Amyraldian Scholar, Roger Nicole mentions that Calvin definitely espouse on a universal intention of God’s extent of the atonement but not a universally application of atonement. He adds;

“Calvin deals with texts which are usually associated with a universal saving intent in a way which shows that he was mindful at that very moment of the particular elective purpose of God. This is explicitly brought to the fore in the commentaries and sermons on Ezekiel 18:32, John 3:16, 2 Pet 3:9. In the commentaries and sermons on 1 Tim 2:4 and Tit 2:13 the word “all” is interpreted to refer to “all kinds or classes of men.”[9]

Tim Challies mentions;

“Christ took only the sins of the elect upon Himself on the cross, providing a full and effectual (fully adequate) atonement for their sins. He did not provide only the potential for atonement, but actually provided the effectual atonement. His death secured everything necessary for salvation and this includes faith, which the Spirit graciously applies to the lives of the elect. Though Christ’s sacrifice was sufficient for the entire human race, it is only imputed (or given) to the elect and hence the atonement is not limited in its power, but in its extent.”[10]

  1. Calvin coined the T.U.L.I.P acronym.

Calvin did not come up with the TULIP acronym, neither was it evident within the early reformed councils or structures. In fact, the TULIP acronym seems to have its origin in a 1905 lecture from a Presbyterian Pastor from New York named Cleland Boyd McAfee.[11] Calvinist, Michael Horton cautions us not to lean to heavily on this term to validate our faith. He asserts;

“Since the Reformed view teaches that Christ actually saved all for whom he died (rather than merely making salvation possible), “limited atonement” is not the best term. Furthermore, the Canons of Dort labor the point that our will is not coerced or forced, so “irresistible grace” is not as good as the traditional terms such as “effectual calling” and “regeneration.” But it’s hard to find a good flower for a more accurate acronym. It’s always better to read a confession than to reduce it to a clever device. One finds in the Canons of Dort an abundant appeal to specific scriptural passages—not merely proof-texting, but demonstrating how dependent the argument itself is upon the passages selected. These five points do not summarize the whole teaching of Reformed theology, but they certainly are essential to its faith and practice.”[12]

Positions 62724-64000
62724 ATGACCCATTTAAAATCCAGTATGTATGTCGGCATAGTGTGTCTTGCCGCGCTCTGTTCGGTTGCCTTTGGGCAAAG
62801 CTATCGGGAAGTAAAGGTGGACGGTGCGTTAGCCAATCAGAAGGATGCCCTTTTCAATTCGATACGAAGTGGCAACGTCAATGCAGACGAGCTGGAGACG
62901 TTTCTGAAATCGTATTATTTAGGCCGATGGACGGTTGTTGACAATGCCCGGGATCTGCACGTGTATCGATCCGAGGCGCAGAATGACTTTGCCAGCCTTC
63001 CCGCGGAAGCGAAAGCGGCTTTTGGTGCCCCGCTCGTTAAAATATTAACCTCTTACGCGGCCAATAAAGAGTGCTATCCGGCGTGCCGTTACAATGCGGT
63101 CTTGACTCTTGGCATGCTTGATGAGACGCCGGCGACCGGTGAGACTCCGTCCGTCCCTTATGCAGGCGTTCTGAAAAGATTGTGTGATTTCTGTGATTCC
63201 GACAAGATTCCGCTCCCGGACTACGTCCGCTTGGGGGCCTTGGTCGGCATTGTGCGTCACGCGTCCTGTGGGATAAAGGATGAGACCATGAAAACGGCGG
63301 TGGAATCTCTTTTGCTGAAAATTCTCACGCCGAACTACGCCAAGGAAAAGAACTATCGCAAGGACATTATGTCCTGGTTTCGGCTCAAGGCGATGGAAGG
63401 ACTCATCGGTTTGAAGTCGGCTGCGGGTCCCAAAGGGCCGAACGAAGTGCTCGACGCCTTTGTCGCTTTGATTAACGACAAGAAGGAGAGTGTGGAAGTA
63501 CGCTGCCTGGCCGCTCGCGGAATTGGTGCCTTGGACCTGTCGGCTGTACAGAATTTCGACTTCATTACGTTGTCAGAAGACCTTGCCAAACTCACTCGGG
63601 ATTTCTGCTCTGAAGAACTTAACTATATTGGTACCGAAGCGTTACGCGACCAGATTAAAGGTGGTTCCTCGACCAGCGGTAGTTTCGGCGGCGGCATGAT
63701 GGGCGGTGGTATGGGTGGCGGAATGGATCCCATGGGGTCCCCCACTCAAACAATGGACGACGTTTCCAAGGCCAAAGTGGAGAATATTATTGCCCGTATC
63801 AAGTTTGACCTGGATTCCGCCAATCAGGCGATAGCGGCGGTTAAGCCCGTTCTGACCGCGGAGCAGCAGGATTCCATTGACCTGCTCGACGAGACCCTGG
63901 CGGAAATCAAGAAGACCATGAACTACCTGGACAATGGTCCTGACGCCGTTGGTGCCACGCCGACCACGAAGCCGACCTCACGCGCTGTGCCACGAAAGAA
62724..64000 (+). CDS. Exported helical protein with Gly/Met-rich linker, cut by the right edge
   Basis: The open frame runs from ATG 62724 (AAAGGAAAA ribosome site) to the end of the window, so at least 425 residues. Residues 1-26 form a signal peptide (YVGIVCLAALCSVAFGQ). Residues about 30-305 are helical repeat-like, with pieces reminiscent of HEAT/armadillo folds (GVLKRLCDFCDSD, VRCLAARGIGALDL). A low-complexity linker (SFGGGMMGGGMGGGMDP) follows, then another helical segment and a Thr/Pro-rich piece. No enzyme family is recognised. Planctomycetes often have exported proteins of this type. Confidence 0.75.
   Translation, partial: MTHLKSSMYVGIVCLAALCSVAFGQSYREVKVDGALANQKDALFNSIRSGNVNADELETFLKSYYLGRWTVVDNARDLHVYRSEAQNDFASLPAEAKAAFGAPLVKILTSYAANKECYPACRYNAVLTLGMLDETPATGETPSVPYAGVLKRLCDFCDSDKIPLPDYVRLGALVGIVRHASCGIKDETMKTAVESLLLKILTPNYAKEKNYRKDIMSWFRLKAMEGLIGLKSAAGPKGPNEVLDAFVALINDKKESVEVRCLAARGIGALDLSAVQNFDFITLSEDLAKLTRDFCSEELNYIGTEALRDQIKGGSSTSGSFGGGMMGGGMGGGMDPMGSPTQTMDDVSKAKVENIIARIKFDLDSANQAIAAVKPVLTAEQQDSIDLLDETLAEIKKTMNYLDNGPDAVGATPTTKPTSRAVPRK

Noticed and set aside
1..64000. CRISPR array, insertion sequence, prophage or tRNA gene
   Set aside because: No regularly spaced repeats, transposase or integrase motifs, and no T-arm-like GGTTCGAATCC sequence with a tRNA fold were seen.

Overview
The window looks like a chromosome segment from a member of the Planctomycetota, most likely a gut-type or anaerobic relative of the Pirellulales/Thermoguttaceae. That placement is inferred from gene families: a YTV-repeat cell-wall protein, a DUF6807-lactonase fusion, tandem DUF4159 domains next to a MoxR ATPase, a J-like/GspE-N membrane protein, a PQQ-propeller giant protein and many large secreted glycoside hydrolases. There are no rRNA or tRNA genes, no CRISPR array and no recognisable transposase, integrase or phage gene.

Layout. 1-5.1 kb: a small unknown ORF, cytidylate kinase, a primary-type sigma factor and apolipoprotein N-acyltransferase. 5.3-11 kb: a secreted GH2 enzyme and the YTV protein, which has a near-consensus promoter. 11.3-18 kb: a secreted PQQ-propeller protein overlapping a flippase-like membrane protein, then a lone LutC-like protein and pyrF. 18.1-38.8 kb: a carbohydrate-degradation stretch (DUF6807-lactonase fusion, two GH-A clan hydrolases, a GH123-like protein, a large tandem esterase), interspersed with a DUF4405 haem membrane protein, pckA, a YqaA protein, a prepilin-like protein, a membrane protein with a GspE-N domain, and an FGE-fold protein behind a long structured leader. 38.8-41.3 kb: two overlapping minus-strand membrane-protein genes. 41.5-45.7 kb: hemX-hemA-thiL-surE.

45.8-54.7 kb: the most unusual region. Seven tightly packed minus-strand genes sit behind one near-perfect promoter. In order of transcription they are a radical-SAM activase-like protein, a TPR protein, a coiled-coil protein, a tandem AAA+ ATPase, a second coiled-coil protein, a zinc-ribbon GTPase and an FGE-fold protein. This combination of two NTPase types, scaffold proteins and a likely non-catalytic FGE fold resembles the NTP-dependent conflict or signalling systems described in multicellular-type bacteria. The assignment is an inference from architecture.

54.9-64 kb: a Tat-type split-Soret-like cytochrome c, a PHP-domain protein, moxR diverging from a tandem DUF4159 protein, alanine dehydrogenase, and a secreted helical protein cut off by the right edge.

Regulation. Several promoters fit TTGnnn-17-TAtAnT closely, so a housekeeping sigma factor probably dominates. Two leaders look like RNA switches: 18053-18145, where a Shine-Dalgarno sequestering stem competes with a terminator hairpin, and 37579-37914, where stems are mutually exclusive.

As for the credibility and use of the TULIP acronym, Calvinist Scholar Kenneth J. Steward shows very helpfully that this its use has ‘varied widely and subjectively’.[13]

Conclusion:

John Calvin was a prolific thinker and someone worthy to note. I would suggest that you read and study his works as a collective whole with careful consideration.

Selah

Rudolph P. Boshoff.

 

Sources: 

[1] ‘John Calvin: Pilgrim and Pastor’; Pg.133.

[2] ‘Protestant Christianity: Interpreting through its development’, Pg.86-87.

[3] ‘John Calvin: Pilgrim and Pastor’; Pg.133-134.

[4] ‘Protestant Christianity: Interpreting through its development’, Pg.86-87.

[5] ‘From heaven He came and sought her’, Pg 119.

[6] Jonathan H. Rainbow, The Will of God and the Cross: An Historical and Theological Study of John Calvin’s Doctrine of Limited Redemption (Allison Park, PA: Pickwick, 1990); Roger R. Nicole, “John Calvin’s View of the Extent of the Atonement,” WTJ 47 (1985): 197–225. See also: Fredrick S. Leahy, “Calvin and the Extent of the Atonement,” Reformed Theological Journal 8 (1992): 54–64.

[7] Not even Rainbow, who argues that definite atonement was the default medieval view of the atonement with which Calvin concurred, ever points to Calvin’s use of the doctrine in debate. Had Calvin committed himself to definite atonement (as Rainbow claims), then that would almost certainly have emerged in various polemical contexts, for example, in his debates with Sebastian Castellio.

[8] ‘Volume 3’ of his standard Systematic Theology; Doctrine of Salvation. Pg.778.

[9] Roger Nicole, “John Calvin’s View on the Extent of the Atonement,” in An Elaboration of the Theology of John Calvin, ed., Richard C. Gamble, (New York: Garland Publishing, 1992), vol 8., pp., 144

[10] https://www.challies.com/articles/the-l-in-tulip/

[11] William H. Vail, “The Five points of Calvinism Historically reconsidered”. New York City Weekly: The New York Outlook 104, 1913:394.

[12] https://www.whitehorseinn.org/2017/06/countdown-to-reformation-day-getting-past-the-tulip/

[13] Ten Myths about Calvinism: Recovering the Breadth of the Reformed Tradition, Footnotes, Pg 75. (pp.75-99).